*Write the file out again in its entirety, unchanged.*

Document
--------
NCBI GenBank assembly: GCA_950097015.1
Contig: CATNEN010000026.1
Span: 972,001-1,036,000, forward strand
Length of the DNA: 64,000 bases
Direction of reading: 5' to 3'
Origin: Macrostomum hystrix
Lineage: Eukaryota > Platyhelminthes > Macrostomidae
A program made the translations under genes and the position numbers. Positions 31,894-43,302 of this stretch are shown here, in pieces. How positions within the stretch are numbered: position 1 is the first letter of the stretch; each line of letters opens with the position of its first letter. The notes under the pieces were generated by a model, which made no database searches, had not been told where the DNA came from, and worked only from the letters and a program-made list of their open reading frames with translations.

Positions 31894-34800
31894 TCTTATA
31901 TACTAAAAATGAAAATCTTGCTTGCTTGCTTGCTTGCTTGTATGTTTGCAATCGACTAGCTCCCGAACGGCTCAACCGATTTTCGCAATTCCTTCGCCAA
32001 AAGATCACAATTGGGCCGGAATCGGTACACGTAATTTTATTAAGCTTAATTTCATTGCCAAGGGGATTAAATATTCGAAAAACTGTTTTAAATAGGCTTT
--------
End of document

NCBI GenBank assembly: GCA_950097015.1
Contig: CATNEN010000026.1
Span: 972,001-1,036,000, forward strand
Length of the DNA: 64,000 bases
Direction of reading: 5' to 3'
Origin: Macrostomum hystrix
Lineage: Eukaryota > Platyhelminthes > Macrostomidae
A program made the translations under genes and the position numbers. Positions 31,894-43,302 of this stretch are shown here, in pieces. How positions within the stretch are numbered: position 1 is the first letter of the stretch; each line of letters opens with the position of its first letter. The notes under the pieces were generated by a model, which made no database searches, had not been told where the DNA came from, and worked only from the letters and a program-made list of their open reading frames with translations.

Positions 31894-34800
31894 TCTTATA
31901 TACTAAAAATGAAAATCTTGCTTGCTTGCTTGCTTGCTTGTATGTTTGCAATCGACTAGCTCCCGAACGGCTCAACCGATTTTCGCAATTCCTTCGCCAA
32001 AAGATCACAATTGGGCCGGAATCGGTACACGTAATTTTATTAAGCTTAATTTCATTGCCAAGGGGATTAAATATTCGAAAAACTGTTTTAAATAGGCTTT